Reflecting back on past birthdays the first one I remember is my 4th birthday. Maybe that one stands out because it was a surprise party. My brothers and the few friends who were invited were hiding in our basement. I was upstairs with my mother and was totally oblivious to any intrigue when she asked me to head to the basement to get I don’t remember what. It was only when I got downstairs and my brothers and my friends started jumping out of their hiding places – with exuberant cries of “surprise” ” surprise” that I started to realize what was going on. I felt both shy and happy. Surprise parties were not a usual event in our family.

When I was 16 and attending an all girls high school, I hosted a luncheon for about eight on my birthday. This was a big deal for me. It was how my friends celebrated their 16th birthdays and it was what I wanted to do also. My family didn’t do much outside entertaining. It was 1953. My father was teaching full time. My parents law practice which they operated from our home was gradually building up a solid client base of neighbors and fellow community members. We had now lived in our home for about fourteen years. Mom and Dad had developed an ever widening respect as real estate and estate lawyers. But, because their financial worries from the depression were still so vivid for them, they were both in agreement that my father should keep his full time teaching job. That meant that during the school year my mother handled all legal matters that arose between 9AM and 3:30PM. She was a busy woman. I did not want to impose.

When my parents asked what I wanted for birthday, stressing that they thought 16 was a very special number, with some trepidation I told them of my desire to have a “elegant ” luncheon. When my brothers were 16 they had a typical family celebration. I also wanted that but I wanted this luncheon too. I was so happy when my parents were in agreement. I sent invitations. I planned a menu. I did the grocery shopping and the food preparation. And when my mother suggested I set the table with their wedding china and glasses, that was like the icing on the cake. I knew my mother understood how important this luncheon was to me and that I was having so much fun preparing for it. I was about to be 16 – to me that was a magical age. Strangely I remember very little about the luncheon – except that it went off without a hitch. What stands out is the pleasure I got from preparing for it. I was growing up. I was about to become a woman!!!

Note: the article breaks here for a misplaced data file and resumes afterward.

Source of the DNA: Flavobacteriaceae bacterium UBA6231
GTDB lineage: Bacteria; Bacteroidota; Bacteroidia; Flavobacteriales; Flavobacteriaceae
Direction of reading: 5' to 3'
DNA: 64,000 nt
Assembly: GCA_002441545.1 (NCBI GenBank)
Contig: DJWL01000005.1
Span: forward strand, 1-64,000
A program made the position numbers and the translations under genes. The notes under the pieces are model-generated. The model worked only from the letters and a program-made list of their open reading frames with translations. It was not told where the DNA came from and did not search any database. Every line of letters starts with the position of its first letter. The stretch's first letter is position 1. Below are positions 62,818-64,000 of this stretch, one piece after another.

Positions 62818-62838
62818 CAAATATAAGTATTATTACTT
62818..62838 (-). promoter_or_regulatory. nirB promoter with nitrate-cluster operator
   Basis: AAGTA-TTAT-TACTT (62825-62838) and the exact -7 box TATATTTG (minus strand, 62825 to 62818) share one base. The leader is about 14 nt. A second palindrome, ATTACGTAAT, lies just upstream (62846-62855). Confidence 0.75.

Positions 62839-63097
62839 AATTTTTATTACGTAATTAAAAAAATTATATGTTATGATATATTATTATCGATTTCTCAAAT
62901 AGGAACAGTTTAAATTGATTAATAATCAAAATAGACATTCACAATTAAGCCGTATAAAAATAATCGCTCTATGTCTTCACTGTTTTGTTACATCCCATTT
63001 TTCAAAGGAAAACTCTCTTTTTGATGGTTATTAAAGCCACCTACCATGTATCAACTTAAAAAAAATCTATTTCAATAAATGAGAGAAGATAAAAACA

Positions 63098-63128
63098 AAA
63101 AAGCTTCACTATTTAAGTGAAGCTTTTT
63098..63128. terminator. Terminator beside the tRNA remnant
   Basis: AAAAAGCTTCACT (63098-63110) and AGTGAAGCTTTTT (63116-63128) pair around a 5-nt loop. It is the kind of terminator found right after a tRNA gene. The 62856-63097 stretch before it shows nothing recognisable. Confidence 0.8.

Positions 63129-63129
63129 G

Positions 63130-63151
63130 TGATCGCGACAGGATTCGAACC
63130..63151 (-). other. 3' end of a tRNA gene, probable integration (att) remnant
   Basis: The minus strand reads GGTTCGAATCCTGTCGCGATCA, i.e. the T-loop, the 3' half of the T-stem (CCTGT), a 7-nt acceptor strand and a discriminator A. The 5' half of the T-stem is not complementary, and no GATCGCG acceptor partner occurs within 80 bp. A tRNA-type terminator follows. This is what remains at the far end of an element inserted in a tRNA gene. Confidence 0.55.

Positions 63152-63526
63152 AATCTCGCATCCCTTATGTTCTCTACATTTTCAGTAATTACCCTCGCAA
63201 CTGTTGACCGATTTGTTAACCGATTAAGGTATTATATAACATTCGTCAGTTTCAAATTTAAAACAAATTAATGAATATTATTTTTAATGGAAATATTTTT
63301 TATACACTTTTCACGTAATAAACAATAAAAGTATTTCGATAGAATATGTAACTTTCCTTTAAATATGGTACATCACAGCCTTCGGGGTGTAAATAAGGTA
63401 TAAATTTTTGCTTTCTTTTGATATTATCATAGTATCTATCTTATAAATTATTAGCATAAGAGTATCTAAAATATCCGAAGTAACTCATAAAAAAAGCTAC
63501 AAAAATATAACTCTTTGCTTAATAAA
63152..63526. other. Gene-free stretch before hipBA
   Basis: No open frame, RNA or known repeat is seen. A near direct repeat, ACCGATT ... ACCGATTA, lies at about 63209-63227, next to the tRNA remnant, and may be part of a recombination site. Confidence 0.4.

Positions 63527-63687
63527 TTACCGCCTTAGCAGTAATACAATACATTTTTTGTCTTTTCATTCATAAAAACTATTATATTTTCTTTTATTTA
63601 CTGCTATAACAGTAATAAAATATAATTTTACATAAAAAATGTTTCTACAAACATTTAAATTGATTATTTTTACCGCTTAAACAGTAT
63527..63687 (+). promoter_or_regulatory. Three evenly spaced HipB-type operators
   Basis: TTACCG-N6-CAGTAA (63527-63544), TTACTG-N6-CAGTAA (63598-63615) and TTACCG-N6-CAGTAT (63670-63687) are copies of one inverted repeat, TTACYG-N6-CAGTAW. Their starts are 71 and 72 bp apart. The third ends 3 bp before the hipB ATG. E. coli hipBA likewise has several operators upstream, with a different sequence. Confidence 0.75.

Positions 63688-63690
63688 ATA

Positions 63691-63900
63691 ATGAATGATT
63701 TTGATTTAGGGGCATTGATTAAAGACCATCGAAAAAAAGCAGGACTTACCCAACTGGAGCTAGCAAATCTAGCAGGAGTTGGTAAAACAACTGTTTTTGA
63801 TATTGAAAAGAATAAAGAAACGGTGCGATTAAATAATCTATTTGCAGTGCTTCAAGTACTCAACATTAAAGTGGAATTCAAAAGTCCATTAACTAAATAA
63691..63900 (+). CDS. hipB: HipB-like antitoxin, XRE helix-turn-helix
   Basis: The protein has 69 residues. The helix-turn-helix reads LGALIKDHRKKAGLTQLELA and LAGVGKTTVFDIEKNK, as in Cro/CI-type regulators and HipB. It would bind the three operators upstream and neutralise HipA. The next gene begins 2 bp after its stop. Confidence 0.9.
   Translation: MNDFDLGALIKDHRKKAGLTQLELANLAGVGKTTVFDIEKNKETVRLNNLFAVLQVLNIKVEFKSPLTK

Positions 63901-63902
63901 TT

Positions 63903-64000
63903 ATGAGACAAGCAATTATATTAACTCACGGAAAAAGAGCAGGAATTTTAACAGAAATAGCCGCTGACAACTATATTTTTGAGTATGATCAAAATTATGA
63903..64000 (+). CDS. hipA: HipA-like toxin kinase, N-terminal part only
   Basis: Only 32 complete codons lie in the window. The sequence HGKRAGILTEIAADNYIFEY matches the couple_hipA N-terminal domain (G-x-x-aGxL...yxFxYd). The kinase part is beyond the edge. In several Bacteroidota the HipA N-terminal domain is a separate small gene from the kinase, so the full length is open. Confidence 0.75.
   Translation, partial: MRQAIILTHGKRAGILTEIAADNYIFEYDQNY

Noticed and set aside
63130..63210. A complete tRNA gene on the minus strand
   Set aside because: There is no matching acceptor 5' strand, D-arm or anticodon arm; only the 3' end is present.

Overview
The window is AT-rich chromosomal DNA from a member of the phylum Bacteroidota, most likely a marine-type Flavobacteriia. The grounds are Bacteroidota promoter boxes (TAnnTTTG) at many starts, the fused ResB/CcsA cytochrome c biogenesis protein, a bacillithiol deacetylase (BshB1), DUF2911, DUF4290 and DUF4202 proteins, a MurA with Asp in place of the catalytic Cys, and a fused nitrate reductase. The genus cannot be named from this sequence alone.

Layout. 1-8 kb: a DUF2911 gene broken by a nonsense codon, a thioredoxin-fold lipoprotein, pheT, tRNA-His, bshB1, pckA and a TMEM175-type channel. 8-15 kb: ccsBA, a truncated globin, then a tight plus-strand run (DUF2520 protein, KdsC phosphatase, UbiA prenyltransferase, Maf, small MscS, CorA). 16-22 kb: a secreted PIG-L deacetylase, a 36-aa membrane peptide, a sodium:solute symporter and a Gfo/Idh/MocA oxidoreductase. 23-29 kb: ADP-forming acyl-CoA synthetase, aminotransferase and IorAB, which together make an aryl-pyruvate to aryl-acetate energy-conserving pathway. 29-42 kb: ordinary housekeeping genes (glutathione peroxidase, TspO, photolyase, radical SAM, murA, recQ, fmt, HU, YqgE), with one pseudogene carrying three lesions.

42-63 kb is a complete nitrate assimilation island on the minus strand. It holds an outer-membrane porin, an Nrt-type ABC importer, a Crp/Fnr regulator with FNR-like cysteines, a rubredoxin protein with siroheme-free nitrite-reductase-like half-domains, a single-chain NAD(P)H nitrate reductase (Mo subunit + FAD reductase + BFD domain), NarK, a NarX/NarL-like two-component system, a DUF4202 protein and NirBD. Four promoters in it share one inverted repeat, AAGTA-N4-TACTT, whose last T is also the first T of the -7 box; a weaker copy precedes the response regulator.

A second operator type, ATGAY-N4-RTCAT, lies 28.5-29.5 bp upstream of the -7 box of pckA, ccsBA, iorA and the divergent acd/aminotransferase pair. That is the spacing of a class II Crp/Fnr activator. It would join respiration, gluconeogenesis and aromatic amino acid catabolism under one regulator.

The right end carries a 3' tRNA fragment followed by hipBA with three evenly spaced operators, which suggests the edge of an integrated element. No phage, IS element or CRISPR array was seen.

The next birthday that stands out is my 21st birthday. I was in my next to last year in Cornell’s nursing program. I had great girl friends but no guy friends who could make my heart go pitter patter. I wanted to do something special to mark this milestone and was delighted when my Aunt Bette and Uncle Jim invited me and my cousin Kathy to spend a few nights with them at a hotel they liked in Wilmington Delaware. All I can remember of the hotel was that it was beautifully decorated and charming with lots of old wood that generated a warmth. And I remember the staff who made a fuss over my birthday. Not sure how we passed the time but it went by quickly. I loved my cousin and my aunt and uncle so this was truly a special celebration of turning 21.

Two years later I celebrated my 23d birthday with the man who nine months later would become my husband. It doesn’t get any better than that. I don’t remember where we went or what we did. I just remember that I was incredibly happy.

Having five children in six years we early on decided that it was important that each child’s birthday be very special. By the time they started school and for as long as it worked, each of the children had a family party, a friend party, and dinner out with just Mom and Dad. It was at the dinner with us that we started asking the birthday questions: What is the best thing that happened to you in the past year? What are you most looking forward to in the coming year? What do you want to be when you grow up?